Virtue defeats talent in Traitor.
Don Cheadle stars as Samir Horn, a righteous Muslim connected to Islamic extremists who are plotting to blow up scores of buses across America simultaneously. The movie, which opens tomorrow, appears designed to test prejudice levels rather than elevate threat levels.
Writer-director Jeffrey Nachmanoff (he co-wrote The Day After Tomorrow) divides the film's storytelling between Samir and Roy Clayton (Guy Pearce), an FBI counterterrorist agent who starts tracking Samir after he lands in a Yemeni prison for selling detonators to an Islamic militant cell. Traitor is like an elaboration of that old hair-dye commercial, "does she or doesn't she?" only this time it's "does he or doesn't he harbor a secret anti-terrorist agenda?"
Cheadle's commitment to the material must be profound; he even co-produced the movie. His ability to suggest hidden pockets of thought and devotion beneath an alert, in-the-moment surface has never been stronger.
It's Cheadle's rich emotionality and sense of humor that have gone seriously missing in Traitor. The trick to making booby-trapped thrillers come alive is for the actors to play between the lines - and I do mean play. It's what Richard Burton and Claire Bloom did brilliantly in The Spy Who Came in From the Cold, what Sean Connery and Michelle Pfeiffer did in The Russia H ouse. I mention those players and those films - the two best John Le Carre adaptations - because they represent the kind of hall-of-fame ballpark Cheadle should be performing in.
Nachmanoff's script is intelligent and earnest (several cuts above The Day After Tomorrow) but it's painfully on-the-nose. Jeff Daniels brings wonderfully out-of-tune vibes to the role of a mysterious U.S. intelligence agent, but he isn't around often enough or long enough to give this film the hot-foot that it needs. Samir's friendship with the Islamic kamikaze Omar (Said Taghmaoui), no matter how fervently acted, plays like something out of The Idiot's Guide to Terrorist Fiction.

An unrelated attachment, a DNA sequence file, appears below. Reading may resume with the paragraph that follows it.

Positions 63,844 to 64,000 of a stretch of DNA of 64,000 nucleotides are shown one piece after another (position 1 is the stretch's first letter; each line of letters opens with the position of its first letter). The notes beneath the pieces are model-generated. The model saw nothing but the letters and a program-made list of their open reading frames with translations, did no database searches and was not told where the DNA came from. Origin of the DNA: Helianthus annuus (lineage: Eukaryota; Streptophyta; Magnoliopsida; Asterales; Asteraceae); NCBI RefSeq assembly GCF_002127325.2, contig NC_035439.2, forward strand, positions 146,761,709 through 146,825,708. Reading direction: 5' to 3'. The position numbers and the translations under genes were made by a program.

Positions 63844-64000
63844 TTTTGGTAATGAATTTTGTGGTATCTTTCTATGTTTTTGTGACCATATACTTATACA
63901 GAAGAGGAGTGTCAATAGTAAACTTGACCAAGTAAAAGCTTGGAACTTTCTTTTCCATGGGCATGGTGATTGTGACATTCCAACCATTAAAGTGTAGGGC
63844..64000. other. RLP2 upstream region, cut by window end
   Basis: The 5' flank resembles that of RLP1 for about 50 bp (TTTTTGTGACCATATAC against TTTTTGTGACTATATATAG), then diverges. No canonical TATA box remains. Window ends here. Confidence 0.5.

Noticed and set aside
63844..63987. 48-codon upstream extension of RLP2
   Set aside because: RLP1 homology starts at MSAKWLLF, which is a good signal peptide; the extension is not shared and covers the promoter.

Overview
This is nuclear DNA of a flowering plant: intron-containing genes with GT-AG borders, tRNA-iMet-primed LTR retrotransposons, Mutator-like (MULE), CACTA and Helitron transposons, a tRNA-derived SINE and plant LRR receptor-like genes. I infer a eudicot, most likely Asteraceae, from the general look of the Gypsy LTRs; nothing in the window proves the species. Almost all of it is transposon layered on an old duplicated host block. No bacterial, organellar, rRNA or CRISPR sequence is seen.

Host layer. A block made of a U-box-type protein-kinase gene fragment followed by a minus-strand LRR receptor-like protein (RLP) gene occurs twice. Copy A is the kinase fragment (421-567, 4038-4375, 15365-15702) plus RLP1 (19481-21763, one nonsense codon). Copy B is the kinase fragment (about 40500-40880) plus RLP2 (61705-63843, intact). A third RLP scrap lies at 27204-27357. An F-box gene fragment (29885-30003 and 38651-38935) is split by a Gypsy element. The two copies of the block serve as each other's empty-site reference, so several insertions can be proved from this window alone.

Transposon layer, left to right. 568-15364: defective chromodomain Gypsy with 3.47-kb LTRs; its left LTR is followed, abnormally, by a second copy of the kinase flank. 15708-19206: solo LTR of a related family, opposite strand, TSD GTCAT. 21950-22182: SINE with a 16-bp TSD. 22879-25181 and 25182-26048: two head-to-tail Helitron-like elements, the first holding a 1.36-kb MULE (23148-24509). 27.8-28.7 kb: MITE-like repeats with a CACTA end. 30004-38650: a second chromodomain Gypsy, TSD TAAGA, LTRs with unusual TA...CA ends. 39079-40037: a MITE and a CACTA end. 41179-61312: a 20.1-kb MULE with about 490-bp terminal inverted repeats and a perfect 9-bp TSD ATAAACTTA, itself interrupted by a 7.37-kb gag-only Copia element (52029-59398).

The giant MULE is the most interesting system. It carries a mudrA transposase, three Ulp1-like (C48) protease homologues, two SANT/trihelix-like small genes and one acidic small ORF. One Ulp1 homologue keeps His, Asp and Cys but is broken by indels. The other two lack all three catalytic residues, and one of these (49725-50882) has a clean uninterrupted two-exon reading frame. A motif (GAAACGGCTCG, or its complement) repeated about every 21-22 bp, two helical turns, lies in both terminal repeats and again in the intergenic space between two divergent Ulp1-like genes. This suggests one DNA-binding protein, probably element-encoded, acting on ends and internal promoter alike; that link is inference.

Pearce, as FBI man Clayton, and Neal McDonough as Clayton's partner, Max Archer, actually develop more enjoyable rapport than anyone else in the movie. They start out like an espionage version of a police team - they play good op, bad op, respectively - but the actors have the wit to emphasize that these two guys come together as good-humored competents in a world in which supposed good guys are often at each other's throats.
Of course, Cheadle and his collaborators on Traitor might argue that a ripped-from-the-headlines movie deserves to be judged on different grounds, such as the number of pertinent issues it crams into a relatively compact (under two hours) running time. Traitor does touch on the bloody reality behind euphemisms such as "collateral damage"; the hypocrisy of high-level Islamic militants who savor the decadent Western culture they aim to blow to smithereens; the insensitivity of Americans to the complexity of Islamic culture.
Costa-Gavras (Z, State of Siege) made political thrillers that are still considered great because they were as skillful dramatically as they were incisive politically. When a director can't fulfill his obligations to his genre, he doesn't win the confidence he needs to lead an audience into higher terrain. In Traitor, Nachmanoff flubs such obligatory scenes as the man on the run seeking a meeting with an old girlfriend. Samir hunches over on a park bench but stares at her so obviously he might as well be jumping up and down and screaming, "Here I am! It's me!"
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